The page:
1 cup (240 ml) champagne or prosecco
1/2 cup plus 2 tbsp. /125 g granulated sugar
2 whole eggs
4 egg yolks
1/4 cup (56g) unsalted butter
1 drop pink gel food color

In a medium bowl, whisk cornstarch in 1/2 cup of heavy cream. Combine the remaining heavy cream, sugar and champagne in a saucepan; bring to a boil and then remove from heat.

Beat the whole eggs and egg yolks into the cornstarch/heavy cream mixture. Pour 1/3 of boiling champagne mixture into the egg mixture, whisking constantly so the eggs do not scramble. Return the remaining champagne/heavy cream mixture to a boil. Pour in the hot egg mixture in a thin stream, whisking constantly until the mixture thickens. Remove from heat and beat in the butter and food color. Let cool slightly and place a piece of plastic wrap on the surface of the pastry cream. Refrigerate until chilled, about 1 hour.

Cut out the centers of each cupcake and spoon in pastry cream.

Pink champagne frosting
1 lb. unsalted butter, at room temperature
2 lbs. confectioners’ sugar, sifted, plus extra for dusting
1 to 3 drops pink food color
6 tablespoons pink champagne
White nonpareils (for cupcakes)
Clear vanilla extract
1 sheet gold leaf, optional
Pink Champagne truffles, optional

In the bowl of a stand mixer fitted with the whisk attachment, cream butter and powdered sugar together. Once the ingredients are incorporated, add the food color one drop at a time until a baby pink color is achieved. With the mixer running on medium speed, add the pink champagne one tablespoon at a time. Beat until light and fluffy.

For the 8-inch layer cake: Pipe a line of frosting around the edges of two cakes and spoon in pastry cream. Stack the cakes and top with the unfilled layer. Crumb coat the cake in a thin layer of frosting; refrigerate until firm. Cover the cake with a second smooth layer of buttercream. Refrigerate until firm. If using gold leaf, use a small artists’ brush to apply clear vanilla extract to the top edge of the cake. Using tweezers, place the gold leaf around the front top edge of the cake. Place dots of gold leaf randomly around the edges of the cake in the same manner. Transfer some of the frosting to a piping bag fitted with a large star tip. Pipe 6 rosettes around the top edge of the cake, and top the rosettes with pink champagne truffles, if using. Lightly dust the top of the cake with powdered sugar.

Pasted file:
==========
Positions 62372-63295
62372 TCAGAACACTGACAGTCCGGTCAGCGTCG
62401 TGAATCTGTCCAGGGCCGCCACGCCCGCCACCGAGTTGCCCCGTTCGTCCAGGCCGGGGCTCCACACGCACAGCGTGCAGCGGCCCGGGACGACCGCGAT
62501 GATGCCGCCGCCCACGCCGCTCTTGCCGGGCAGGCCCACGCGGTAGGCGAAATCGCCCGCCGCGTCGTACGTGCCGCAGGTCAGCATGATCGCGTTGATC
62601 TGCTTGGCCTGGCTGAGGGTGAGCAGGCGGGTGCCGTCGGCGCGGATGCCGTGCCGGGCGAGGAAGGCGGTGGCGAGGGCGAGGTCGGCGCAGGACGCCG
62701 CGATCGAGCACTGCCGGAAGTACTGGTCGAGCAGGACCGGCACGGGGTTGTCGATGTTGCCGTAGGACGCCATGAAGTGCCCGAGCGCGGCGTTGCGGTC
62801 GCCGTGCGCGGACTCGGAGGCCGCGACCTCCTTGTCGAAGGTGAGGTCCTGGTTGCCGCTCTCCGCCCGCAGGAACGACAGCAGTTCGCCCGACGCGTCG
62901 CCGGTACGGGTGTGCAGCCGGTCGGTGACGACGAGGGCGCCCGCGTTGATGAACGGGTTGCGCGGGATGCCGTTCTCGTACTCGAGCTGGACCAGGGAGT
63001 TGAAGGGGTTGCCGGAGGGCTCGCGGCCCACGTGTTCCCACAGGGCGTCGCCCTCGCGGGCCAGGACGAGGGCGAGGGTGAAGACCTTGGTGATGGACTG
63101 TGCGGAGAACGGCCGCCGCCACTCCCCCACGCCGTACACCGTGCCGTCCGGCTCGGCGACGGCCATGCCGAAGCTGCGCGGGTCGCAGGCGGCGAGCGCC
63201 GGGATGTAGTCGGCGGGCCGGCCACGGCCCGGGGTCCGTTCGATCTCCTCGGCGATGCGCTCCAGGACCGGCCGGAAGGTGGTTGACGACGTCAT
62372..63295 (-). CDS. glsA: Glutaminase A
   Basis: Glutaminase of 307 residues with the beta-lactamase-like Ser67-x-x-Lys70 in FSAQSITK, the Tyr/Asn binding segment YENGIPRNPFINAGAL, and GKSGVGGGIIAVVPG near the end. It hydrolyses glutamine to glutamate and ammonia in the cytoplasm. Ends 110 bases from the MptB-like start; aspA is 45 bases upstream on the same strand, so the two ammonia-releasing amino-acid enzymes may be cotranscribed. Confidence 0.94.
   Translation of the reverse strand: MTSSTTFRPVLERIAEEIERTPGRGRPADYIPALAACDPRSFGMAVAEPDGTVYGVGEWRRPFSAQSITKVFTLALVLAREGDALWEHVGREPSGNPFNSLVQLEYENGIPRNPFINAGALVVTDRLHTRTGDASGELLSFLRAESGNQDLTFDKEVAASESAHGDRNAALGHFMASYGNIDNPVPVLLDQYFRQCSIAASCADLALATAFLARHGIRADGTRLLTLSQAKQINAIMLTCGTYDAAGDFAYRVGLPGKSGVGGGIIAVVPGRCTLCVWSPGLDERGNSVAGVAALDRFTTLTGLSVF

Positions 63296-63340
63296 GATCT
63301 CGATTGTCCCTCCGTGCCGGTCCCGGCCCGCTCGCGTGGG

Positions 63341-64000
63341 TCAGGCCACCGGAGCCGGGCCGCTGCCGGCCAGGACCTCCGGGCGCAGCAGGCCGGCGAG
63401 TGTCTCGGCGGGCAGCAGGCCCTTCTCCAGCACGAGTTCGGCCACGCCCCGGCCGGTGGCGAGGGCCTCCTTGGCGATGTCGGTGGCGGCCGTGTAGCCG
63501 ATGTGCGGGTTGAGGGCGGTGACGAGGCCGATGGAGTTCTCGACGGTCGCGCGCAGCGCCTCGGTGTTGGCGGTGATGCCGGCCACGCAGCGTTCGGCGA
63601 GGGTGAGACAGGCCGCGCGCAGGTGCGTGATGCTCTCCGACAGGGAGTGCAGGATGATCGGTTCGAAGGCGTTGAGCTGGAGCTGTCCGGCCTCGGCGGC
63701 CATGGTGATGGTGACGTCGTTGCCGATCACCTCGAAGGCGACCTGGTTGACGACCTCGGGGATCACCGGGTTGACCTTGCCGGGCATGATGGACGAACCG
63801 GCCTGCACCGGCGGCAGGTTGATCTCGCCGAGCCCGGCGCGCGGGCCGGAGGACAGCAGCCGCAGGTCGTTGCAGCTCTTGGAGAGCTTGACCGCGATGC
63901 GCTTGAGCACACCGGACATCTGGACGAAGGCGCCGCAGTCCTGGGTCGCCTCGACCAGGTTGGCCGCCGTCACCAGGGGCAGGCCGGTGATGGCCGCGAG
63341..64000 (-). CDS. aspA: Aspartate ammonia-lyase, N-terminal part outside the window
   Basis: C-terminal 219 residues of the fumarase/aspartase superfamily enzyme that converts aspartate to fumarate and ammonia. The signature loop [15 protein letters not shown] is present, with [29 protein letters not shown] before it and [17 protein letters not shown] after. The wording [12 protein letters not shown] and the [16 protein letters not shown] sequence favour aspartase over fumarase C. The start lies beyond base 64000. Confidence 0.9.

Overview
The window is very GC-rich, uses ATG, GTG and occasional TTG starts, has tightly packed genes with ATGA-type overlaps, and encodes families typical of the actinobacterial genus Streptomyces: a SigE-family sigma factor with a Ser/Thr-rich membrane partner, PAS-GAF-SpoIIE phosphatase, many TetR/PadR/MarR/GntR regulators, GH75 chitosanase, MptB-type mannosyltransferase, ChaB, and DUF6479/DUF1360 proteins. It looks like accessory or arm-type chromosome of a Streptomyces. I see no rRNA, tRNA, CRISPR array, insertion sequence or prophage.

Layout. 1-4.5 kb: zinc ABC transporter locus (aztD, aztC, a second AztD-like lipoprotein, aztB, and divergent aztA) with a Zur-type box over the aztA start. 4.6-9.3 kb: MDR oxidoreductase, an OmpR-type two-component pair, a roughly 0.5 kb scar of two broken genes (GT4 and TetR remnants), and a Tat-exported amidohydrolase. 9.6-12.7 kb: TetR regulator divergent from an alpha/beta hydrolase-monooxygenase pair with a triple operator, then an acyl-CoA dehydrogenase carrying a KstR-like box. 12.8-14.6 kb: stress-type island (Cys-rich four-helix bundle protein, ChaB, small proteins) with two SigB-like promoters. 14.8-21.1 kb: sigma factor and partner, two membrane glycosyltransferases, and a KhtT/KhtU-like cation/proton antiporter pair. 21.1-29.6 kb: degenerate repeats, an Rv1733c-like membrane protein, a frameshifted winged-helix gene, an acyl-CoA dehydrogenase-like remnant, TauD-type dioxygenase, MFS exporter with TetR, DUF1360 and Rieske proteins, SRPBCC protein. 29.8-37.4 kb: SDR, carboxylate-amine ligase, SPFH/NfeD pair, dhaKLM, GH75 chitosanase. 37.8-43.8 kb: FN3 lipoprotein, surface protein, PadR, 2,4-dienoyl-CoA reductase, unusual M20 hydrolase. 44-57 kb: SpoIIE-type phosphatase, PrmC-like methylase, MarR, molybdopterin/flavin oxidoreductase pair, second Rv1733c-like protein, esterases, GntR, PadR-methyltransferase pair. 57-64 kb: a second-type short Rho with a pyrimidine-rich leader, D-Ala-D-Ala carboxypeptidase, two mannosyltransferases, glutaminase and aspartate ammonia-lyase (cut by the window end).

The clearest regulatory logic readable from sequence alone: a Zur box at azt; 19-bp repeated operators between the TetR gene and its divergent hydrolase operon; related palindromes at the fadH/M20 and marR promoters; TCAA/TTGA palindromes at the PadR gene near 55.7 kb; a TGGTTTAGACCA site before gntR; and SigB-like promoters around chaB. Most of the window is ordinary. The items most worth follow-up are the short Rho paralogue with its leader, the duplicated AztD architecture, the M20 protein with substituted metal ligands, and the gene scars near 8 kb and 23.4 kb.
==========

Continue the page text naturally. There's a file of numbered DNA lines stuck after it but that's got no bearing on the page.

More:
For cupcakes: Generously pipe frosting onto the cupcakes using a piping bag fitted with a plain 1/2-inch decorator tip. Immediately sprinkle with the white nonpareils. Using kitchen-dedicated tweezers, place a tiny piece of gold leaf on top of each cupcake.

Cakes will need to be refrigerated because of the pastry cream filling. Be sure to bring the cakes to room temperature before serving.

link Pink Champagne and Gold Leaf Layer Cake and Cupcakes By Published: Pink Champagne Cake and Cupcakes Recipe


  1. The patience of a saint to have applied that gold leaf.I love it..but it's a whisper and kind of dissolves for me.
    Magnificent post.

  2. Beautiful! What are the ratios if you use the oils instead of actual champagne? Thanks!

    1. Hi! The oils are highly concentrated and come in tiny dram bottles. I'd dedicate 1/2 dram bottle for the cake layers. The flavoring can be added to the pastry cream and frosting to taste. You will only need a few drops of flavoring for each of those components. Thanks for asking!

  3. Gorgeous cake....looks like it would taste heavenly! Cupcakes are over the top!

  4. I am so far from being a dessert person, pink person, and gold person. But this is the most incredible combination of all three. Hats off!

  5. That looks stunning. Same question here: ratio to use oil instead of champagne.

    1. Hi!

      The flavoing oils are highly concentrated, so you'll only need a few drops for the pastry cream and frosting recipes. The flavoring can be addd to those two components to taste (add to the pastry cream after it has been cooked and cooled). As for the cake batter, stir in 1/2 dram bottle (1.85 ml). Larger amounts of the flavoring can be used in baked goods since the flavor loses strength during the baking process. I hope this helps!

  6. I hate you!! I wanna be you!! This cake looks gorgeous!! I bought these truffles once in Harrods, and I am looking forward go there and buy them again. Regards from Spain!

  7. Wow, amazing! That's art and cake - so it supposed to be cake art :)!
    Happy days

  8. Beautiful! I was reading your recipe and started wondering where in the world you were because your conversion to the metric system is bizarre to me. I'm a metric girl and I use an app to convert American cups into grams and millilitres and the first time I used it I was careful enough to verify its accuracy using my cups and scales. So the standard American cup holds 240ml which equals to 200g granulated sugar, for example. Anyways, this cake looks fabulous!

  9. I finally made this cake after having it saved for years, I used champagne and idk, it was a tad bit too much champagne.